23. Is it dementia?

Finally, brothers and sisters, whatever is true, whatever is noble, whatever is right, whatever is pure, whatever is lovely, whatever is admirable—if anything is excellent or praiseworthy—think about such things. Whatever you have learned or received or heard from me [St. Paul], or seen in me—put it into practice. And the God of peace will be with you (Philippians 4:8-9).


Hands up 2

Hands up if you meet someone and can’t get their name into your head.

Hands up if you often misplace your car keys.

Hands up if you leave a room intending to do something, only to forget what you were going to do.

Does that mean that you have dementia? Thankfully, no. The reality is that as we age we find it harder to bring things to mind. I have found the simplest thing to do is ask people for their name – and then use it during the subsequent conversation! (Another strategy is to focus on their voice and see if that will draw out the name. Sometimes I will run through the alphabet and see if their name pops into my mind. Sometimes I will turn it into a game: “What’s the first letter of your name?”. The person will often play along, and the mental game is remarkably effective in getting both their first name and surname – and sometimes other details about them as well).

If you misplace your car keys, simply put them in the same place each time. Create a new habit. It won’t take long, and it will save you a lot of frustration.

If you leave a room and forget the task you’re supposed to be doing, the simplest thing to do is backtrack. Go back towards the room, and usually the task will pop into your head. Try it – it works!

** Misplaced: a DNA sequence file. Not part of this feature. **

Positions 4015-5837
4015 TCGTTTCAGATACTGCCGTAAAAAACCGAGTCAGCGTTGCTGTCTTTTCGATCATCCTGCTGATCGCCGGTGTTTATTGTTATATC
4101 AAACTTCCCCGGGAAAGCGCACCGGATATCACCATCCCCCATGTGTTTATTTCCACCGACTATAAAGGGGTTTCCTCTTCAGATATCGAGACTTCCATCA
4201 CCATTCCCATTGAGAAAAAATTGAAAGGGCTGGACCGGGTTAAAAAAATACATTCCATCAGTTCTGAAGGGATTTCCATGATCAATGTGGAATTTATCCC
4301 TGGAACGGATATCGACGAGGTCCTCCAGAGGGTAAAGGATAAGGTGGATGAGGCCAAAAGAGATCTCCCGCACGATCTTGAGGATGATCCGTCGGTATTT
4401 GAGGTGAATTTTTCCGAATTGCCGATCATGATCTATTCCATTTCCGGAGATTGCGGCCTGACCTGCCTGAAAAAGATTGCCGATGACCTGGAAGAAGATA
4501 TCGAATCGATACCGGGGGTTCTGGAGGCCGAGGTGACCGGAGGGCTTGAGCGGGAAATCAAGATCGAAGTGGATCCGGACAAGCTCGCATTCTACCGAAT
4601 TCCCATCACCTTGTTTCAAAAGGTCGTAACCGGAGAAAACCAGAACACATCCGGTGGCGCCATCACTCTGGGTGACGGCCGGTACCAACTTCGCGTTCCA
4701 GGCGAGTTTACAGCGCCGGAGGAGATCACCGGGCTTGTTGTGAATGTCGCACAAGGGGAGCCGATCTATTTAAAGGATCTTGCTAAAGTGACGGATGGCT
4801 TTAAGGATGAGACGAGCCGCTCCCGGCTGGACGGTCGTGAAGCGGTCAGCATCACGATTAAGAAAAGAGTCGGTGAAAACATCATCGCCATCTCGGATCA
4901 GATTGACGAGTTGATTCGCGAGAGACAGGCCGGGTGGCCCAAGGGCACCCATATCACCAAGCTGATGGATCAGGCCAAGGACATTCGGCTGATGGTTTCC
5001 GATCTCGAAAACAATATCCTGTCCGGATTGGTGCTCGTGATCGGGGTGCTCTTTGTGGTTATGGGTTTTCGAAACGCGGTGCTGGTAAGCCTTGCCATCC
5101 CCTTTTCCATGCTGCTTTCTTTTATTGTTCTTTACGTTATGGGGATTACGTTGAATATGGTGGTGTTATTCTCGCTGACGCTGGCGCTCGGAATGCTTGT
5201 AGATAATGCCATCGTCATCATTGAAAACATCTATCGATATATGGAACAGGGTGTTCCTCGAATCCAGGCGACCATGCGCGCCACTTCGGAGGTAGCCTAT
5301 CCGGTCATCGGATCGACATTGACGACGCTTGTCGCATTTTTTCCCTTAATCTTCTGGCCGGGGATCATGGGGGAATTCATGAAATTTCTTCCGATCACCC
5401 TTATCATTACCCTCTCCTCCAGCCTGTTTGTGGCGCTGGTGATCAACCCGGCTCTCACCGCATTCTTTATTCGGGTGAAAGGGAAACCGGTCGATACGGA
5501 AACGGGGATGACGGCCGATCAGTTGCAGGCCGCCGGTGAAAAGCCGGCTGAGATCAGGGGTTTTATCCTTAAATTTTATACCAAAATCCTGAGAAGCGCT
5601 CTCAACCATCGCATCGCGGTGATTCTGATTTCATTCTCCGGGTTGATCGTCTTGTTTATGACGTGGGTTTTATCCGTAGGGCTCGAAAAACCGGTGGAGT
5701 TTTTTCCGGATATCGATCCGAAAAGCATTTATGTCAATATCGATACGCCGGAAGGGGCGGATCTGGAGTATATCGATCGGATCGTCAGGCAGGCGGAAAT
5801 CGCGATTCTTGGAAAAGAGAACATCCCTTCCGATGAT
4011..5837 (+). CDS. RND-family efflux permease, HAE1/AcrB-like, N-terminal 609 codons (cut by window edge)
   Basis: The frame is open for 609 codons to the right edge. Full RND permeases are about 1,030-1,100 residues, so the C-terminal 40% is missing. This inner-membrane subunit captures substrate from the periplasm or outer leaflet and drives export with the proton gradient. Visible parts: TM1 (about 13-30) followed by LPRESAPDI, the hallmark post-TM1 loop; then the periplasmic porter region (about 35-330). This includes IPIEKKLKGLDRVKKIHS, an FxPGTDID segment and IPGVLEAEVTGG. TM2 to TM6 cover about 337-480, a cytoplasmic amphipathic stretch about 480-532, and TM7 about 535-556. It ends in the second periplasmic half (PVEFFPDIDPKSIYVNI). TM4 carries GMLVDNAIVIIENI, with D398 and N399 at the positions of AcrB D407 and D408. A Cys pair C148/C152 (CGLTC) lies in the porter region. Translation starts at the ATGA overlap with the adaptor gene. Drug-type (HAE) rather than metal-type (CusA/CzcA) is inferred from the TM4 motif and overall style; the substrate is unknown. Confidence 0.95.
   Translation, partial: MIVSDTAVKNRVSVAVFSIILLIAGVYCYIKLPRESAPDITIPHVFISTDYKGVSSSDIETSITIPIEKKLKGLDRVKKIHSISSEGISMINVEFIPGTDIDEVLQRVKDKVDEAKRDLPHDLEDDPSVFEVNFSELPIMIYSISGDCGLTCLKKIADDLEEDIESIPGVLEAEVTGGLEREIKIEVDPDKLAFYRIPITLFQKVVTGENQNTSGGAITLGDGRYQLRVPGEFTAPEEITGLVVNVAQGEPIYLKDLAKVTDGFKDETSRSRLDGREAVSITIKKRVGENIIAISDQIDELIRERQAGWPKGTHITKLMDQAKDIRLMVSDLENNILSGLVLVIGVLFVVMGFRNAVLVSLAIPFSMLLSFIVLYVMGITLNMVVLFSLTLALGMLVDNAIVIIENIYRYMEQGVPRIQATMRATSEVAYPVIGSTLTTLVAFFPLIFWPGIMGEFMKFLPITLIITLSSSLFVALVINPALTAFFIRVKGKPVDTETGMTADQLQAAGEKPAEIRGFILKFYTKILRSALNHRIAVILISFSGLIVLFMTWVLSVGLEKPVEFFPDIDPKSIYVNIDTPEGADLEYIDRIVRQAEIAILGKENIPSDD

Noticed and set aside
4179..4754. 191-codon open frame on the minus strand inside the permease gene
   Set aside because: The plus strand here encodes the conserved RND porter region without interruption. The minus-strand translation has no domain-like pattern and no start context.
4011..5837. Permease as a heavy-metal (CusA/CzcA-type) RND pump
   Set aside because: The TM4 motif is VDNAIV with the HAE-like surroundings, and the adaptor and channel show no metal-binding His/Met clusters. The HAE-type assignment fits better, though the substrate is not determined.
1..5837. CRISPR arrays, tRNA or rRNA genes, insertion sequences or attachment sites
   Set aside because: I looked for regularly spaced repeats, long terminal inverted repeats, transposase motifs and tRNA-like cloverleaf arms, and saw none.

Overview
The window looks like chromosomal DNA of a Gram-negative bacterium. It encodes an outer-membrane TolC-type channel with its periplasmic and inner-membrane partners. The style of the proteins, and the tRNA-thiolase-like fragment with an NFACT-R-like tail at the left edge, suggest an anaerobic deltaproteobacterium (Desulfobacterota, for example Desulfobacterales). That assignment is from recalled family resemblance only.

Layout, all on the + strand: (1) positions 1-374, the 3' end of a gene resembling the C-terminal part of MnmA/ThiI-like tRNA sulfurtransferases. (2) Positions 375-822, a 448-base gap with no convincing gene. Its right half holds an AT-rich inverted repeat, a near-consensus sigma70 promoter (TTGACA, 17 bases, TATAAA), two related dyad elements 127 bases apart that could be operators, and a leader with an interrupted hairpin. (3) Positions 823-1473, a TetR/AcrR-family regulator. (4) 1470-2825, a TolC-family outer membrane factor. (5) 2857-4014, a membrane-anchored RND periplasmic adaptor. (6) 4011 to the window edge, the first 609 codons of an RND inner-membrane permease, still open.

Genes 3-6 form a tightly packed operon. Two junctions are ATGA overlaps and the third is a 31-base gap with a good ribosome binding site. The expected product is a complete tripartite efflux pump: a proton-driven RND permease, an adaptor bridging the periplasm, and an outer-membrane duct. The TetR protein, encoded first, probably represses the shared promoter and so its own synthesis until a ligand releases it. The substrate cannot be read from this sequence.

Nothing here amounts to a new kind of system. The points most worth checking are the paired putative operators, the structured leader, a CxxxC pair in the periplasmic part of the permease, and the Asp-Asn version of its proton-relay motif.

These three “hands up” scenarios are normal signs of ageing, not usually signs of dementia. I often quip that “If you can remember that you’ve forgotten, you don’t have dementia”. There’s a lot of truth in that statement. Hands up if you agree!

Hands up 2

However, if you can no longer recognize people or remember their names, if you can’t remember what the car keys are for, and if you can’t follow through a task, then you should see your Doctor.Andrew Rochford

A Doctor I can recommend is Dr. Andrew Rochford, though I’ve never met him in person. Instead, I have watched him online, and he’s definitely worth watching! Why? Because he can help you to answer a vital question “Is it dementia?”

In my original post (25th June 2018) I went on to recommend a Dementia Australia website called “Is it dementia? A resource for recognising the signs of dementia”. I supplied a link, then spoke about what was available on the site. You can read the rest of my original post below.

Sadly the website was taken down at the end of June 2018 due to the cost of hosting it. This wonderful resource is no longer available online. However, there is a DVD which I will endeavour to purchase. I’m not sure how that will help you as you’re looking at this online, but stay tuned!